On Fairness: Public goods, or why healthcare is not a right

healthcare is not a right

Healthcare is not a right. It’s a public good, and public goods demand more of a society than a right. In the United States, we’re not doing enough.

Rights and Healthcare

By definition, a right is a claim or privilege that commands duties from others and can be enforced or redressed in court if necessary. For instance, I have the right to own personal property. Other people have the duty to not take my personal property. Should someone take my property unlawfully, I can ask the courts to enforce my rights of ownership.

When I hear the assertion that healthcare is a right, such as in this Boston Globe editorial, I’m confused. According to them, I’m entitled to be treated by medical professionals, others have a duty to provide this treatment or at least not prevent it, and I can seek redress from courts should I not get healthcare? That doesn’t sound right to me.

I think I have a right to not be discriminated against, injured or defrauded when seeking treatment. But that doesn’t mean I have a right to treatment.

Healthcare is not a right.

Neither is it a privilege. This philosophy blog tries to muddle through the dichotomy of rights versus privileges. The post gets caught up in the issue of payment for healthcare and fails to consider any alternate construction other than right or privilege.

However, there is another construction: Healthcare is a public good. And we need to pay more attention to public goods.

Healthcare is a Public Good

Public goods are products and services that benefit all and are available to all. As social beings who live together for the betterment of the group and the individual, we design and produce public goods to fairly distribute those products and services that everyone should have and benefit from. Public goods are how we combat the five villains of social good: illness, ignorance, idleness, want, and squalor.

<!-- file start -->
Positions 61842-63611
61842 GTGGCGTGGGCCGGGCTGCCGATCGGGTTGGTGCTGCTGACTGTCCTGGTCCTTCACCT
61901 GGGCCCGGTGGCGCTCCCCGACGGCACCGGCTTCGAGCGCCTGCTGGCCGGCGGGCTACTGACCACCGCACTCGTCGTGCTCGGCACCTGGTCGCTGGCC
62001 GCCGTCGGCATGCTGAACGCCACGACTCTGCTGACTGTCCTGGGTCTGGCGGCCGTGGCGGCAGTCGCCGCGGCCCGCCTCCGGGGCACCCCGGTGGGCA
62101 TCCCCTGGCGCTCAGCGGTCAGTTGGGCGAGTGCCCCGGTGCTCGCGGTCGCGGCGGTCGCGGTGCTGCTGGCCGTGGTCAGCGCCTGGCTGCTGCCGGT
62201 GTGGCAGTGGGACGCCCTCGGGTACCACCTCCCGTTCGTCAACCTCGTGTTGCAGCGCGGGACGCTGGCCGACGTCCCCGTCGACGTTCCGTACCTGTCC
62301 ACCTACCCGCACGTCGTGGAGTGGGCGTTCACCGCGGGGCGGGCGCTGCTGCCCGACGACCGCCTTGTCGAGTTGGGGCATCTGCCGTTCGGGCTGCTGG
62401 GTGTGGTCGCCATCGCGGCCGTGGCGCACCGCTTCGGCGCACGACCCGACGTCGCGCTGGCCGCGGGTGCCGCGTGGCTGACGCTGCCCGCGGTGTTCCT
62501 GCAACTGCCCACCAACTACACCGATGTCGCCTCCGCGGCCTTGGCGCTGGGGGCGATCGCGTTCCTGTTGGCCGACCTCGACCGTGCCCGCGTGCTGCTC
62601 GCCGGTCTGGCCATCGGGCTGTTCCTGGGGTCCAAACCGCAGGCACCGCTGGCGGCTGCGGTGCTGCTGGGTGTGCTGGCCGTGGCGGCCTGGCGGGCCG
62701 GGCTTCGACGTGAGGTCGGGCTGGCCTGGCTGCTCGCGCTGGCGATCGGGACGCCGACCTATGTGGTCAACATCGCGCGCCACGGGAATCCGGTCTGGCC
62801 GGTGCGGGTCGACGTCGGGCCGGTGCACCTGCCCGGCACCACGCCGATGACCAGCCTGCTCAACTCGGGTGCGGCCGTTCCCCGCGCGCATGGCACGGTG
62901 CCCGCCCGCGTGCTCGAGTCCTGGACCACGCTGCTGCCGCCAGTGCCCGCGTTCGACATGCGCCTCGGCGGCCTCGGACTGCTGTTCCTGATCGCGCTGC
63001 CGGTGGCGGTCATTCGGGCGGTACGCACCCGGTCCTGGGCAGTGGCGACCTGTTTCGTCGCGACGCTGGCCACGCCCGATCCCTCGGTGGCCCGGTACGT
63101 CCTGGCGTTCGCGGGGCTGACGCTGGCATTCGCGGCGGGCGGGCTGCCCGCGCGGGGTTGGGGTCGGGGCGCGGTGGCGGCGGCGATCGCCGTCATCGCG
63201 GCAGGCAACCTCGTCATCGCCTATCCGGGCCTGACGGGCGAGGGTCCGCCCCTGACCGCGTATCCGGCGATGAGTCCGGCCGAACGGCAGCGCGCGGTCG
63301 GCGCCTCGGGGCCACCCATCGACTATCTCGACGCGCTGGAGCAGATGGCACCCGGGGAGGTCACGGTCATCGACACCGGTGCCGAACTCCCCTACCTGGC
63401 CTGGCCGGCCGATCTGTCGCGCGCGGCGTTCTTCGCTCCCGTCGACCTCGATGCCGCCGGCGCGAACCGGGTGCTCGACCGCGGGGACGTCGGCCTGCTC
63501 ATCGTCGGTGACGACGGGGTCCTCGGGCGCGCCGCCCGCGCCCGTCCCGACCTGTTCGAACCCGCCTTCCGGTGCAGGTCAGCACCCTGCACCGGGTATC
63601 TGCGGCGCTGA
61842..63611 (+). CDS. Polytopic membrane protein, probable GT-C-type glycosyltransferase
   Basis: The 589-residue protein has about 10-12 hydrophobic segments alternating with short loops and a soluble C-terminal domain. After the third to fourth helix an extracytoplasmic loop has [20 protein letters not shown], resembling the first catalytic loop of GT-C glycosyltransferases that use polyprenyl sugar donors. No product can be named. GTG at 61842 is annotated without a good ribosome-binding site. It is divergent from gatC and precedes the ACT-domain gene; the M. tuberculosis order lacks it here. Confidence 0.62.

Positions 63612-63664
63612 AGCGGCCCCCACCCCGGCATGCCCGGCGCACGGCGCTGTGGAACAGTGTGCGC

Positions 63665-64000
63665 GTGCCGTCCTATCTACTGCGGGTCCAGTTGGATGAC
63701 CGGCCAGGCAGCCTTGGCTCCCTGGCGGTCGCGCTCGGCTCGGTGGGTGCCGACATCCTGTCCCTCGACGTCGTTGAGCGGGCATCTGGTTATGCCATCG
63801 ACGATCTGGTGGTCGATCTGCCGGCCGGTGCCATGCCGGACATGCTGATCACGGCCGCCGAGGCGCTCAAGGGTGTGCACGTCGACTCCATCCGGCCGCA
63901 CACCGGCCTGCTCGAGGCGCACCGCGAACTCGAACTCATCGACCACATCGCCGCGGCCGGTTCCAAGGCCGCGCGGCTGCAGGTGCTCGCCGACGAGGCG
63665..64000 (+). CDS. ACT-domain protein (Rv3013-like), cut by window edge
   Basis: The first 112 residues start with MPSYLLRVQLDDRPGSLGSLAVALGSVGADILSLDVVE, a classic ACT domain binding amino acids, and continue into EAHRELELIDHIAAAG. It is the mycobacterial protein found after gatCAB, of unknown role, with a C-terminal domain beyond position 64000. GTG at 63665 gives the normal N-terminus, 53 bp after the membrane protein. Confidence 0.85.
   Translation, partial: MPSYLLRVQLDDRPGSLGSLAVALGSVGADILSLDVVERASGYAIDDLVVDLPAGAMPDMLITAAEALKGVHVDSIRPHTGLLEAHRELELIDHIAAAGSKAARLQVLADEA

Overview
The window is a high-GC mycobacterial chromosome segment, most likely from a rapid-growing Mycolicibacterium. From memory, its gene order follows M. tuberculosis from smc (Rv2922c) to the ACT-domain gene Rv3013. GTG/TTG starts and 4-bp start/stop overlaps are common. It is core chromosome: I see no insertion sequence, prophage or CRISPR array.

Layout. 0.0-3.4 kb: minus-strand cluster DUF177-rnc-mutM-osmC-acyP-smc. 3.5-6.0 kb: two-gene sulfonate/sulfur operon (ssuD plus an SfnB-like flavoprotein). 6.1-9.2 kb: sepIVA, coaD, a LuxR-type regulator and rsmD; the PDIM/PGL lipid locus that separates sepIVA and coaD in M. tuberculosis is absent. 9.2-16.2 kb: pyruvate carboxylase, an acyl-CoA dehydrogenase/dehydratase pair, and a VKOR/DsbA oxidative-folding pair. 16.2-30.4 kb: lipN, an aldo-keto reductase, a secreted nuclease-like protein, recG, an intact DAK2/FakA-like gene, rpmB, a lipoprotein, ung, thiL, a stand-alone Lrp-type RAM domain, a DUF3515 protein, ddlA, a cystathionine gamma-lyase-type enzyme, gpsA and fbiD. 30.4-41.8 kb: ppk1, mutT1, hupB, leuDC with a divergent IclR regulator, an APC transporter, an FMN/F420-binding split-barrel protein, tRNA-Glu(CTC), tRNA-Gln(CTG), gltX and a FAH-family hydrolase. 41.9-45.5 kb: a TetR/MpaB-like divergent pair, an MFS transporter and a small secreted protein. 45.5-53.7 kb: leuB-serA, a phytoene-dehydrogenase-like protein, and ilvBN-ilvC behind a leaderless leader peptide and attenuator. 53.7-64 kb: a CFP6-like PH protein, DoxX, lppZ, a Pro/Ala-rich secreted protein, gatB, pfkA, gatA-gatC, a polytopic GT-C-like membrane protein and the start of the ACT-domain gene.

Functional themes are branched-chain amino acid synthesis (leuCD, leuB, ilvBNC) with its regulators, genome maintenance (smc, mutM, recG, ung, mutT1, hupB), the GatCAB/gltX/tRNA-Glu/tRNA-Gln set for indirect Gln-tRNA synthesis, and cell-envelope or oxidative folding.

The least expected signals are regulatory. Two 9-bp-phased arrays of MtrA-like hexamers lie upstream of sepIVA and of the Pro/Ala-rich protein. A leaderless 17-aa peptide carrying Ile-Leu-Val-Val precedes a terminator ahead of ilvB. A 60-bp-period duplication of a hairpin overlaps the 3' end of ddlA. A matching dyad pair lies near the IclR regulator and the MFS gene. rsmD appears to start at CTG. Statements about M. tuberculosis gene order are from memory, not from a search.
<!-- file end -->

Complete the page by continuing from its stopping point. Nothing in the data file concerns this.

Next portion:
Somewhat implicit in the definition is that we all pay for public goods in some way, usually some form of taxes or user fees.

Roads are an example of a public good. We all benefit from them. As long as we obey the rules, we have access to them. Even if we don’t personally drive on them, we rely on roads to enable the distribution of goods and the travel of essential services like police and ambulances. We don’t have a right to roads; we have a right to freedom of movement.

So it is with health care (and many other things). We don’t have a right to medical treatment in and of itself. We don’t have a right to be healthy. However, we benefit from health individually and as a group; therefore, it’s in our individual and collective interest to provide health care as a public good.

We have figured this out, so far, in limited ways. We have public health departments and public vaccination programs. For the last 50 years in the U.S., we’ve had Medicaid for those who can’t afford health care on their own. But until the passage of the Affordable Care Act, we had no general framework for providing the public good of accessible healthcare for all, or at least nearly all, people.

Public Goods Benefit All

Education, information, sanitation, habitable environment, food safety–all of these are public goods. We don’t have a right to any of these, but we are certainly better off individually and collectively when we band together to provide them for all of us.

Providing public goods is hard, complex work that requires a marketing mindset. Often public goods are seriously underfunded and under attack. As the Globe editorial states, in the U.S. we now have “an obligation to provide affordable health coverage, and every individual has a responsibility to get coverage.” That’s not a right, but we have made healthcare much more of a public good than a private privilege.

To me this isn’t democratic or republican or socialist or communist. It’s common sense. I don’t want to be surrounded by sickly, ignorant, dirty people, and I’m pretty sure you don’t either. I’d much rather live among health, educated, productive people who are content and don’t feel desperate enough to threaten me or my property. That’s not a right, but it is certainly goodness that I believe the public will fund.

 

(Image courtesy of WikiMedia Commons)

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